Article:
Exploding medical communication

A hand holds a cardboard square approximately 8cm across. The square is covered in white paper with cartoon-style red love-hearts. Across the centre is a white ribbon with red hearts, tied in a bow. A title (cut from paper, with red text on a white background) reads "About heart failure."
‘About heart failure’

This month’s haiku theme (Medical Terminology/Communication) has been proving challenging. I didn’t feel like anything I’d written was saying what I wanted it to, so, while supervising multiple summer-holiday sleepovers this week, I started putting together this “explosion book,” using actual medical information I’ve been given in recent months/years. There are lots of excerpts of letters and appointment notifications, plus some charity-produced patient leaflets and the information booklets you find inside boxes of tablets.

Obviously this cover is misleadingly cutesy and positive…

The book from the first image lying open on a table top, with the edges of the covers slightly visible behind black pages. Rather than being assembled like a typical book, this one has been folded in various squares and triangles so that it explodes outwards when the ribbon is untied. The black sections have parts cut from patient information leaflets and medical letters arranged centrally on each page. Some of the sections have multiple texts layered one on top of the other, making them harder to read. The sections on the left-hand side have more white spaces, the amount of text increases as you move to the right.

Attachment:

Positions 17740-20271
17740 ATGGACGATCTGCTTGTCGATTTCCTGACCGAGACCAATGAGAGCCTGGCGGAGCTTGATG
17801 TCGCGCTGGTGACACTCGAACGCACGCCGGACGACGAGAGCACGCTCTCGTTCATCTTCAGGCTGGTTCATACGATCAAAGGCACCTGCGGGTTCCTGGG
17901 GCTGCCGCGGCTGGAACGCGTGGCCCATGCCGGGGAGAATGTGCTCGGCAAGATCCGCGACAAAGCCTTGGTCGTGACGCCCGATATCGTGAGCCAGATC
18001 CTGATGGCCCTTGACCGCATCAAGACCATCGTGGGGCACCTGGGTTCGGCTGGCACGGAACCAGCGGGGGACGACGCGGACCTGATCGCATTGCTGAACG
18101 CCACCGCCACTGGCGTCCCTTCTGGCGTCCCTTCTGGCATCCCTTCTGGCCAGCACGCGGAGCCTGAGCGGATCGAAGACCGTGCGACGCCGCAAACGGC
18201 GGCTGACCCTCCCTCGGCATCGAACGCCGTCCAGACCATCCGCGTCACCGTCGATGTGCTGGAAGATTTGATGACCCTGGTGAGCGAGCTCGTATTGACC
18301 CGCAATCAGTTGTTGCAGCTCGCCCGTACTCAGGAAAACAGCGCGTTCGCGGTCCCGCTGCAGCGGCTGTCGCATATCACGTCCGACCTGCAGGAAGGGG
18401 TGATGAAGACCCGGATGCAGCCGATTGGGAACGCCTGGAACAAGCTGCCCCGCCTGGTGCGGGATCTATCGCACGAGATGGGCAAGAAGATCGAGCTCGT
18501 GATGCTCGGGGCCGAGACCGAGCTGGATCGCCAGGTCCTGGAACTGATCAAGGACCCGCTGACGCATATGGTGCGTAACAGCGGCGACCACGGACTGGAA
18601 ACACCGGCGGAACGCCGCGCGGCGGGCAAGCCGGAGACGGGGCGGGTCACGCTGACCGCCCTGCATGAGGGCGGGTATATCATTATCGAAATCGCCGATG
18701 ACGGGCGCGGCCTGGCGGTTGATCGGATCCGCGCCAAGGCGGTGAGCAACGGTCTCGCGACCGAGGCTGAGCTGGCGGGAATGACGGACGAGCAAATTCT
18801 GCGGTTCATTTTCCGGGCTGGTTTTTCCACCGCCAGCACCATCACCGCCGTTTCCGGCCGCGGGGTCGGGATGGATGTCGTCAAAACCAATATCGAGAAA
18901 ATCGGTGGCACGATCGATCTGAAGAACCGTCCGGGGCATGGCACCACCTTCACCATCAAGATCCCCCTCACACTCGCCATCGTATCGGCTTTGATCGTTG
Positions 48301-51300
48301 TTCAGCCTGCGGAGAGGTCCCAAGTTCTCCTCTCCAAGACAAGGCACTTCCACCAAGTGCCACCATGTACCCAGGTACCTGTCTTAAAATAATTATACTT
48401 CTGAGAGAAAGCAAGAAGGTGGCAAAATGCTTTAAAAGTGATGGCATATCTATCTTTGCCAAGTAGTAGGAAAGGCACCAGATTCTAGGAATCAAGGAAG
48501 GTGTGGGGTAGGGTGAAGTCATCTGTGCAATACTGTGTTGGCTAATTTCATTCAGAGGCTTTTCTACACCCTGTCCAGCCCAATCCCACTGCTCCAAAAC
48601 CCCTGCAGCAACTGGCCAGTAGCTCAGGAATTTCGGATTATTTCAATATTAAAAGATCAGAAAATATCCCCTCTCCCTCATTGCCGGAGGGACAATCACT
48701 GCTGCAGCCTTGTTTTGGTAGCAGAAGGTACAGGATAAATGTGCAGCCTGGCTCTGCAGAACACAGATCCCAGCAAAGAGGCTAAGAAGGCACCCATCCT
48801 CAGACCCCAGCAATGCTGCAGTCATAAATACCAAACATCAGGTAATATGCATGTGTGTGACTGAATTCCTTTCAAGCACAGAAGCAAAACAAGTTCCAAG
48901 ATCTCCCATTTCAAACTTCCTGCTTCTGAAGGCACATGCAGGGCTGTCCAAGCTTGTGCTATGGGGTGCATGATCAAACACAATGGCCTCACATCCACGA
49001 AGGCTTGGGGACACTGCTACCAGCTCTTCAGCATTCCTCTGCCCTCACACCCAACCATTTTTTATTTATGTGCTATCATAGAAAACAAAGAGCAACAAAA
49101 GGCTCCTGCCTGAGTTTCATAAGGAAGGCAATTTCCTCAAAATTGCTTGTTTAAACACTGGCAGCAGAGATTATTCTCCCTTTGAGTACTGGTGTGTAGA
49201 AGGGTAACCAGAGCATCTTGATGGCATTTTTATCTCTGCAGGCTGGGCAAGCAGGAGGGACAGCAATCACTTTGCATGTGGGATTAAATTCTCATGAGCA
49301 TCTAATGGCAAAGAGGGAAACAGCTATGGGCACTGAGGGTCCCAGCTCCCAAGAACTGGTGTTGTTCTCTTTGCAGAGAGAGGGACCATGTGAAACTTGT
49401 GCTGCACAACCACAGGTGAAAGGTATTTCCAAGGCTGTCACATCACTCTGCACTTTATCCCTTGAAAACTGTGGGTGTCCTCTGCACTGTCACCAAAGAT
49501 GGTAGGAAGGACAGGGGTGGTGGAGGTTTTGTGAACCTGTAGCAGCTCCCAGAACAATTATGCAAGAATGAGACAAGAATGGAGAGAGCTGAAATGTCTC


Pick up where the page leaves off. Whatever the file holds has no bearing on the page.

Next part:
Information, letters, appointments, diagnoses.

…while inside it’s all darkness and “necrotising fasciitis of the perineum” – the very rare (thankfully) side-effect I learned about recently while reading the information leaflet in my new tablets. Yikes.

The book from the first image is lying open on a table top, showing the opposite side from that shown in image 2. The covers are visible at each end of the book from this angle. Rather than being assembled like a typical book, this one has been folded in various squares and triangles so that it explodes outwards when the ribbon is untied. The black sections have parts cut from patient information leaflets and medical letters arranged on each segment/page. Compared to the pages in the previous image, these pages are far more deconstructed, with individual words cut out, more overlapping layers of text and some pieces folded into origami hearts or cut into tiny heart shapes.
Sometimes it all gets TOO MUCH.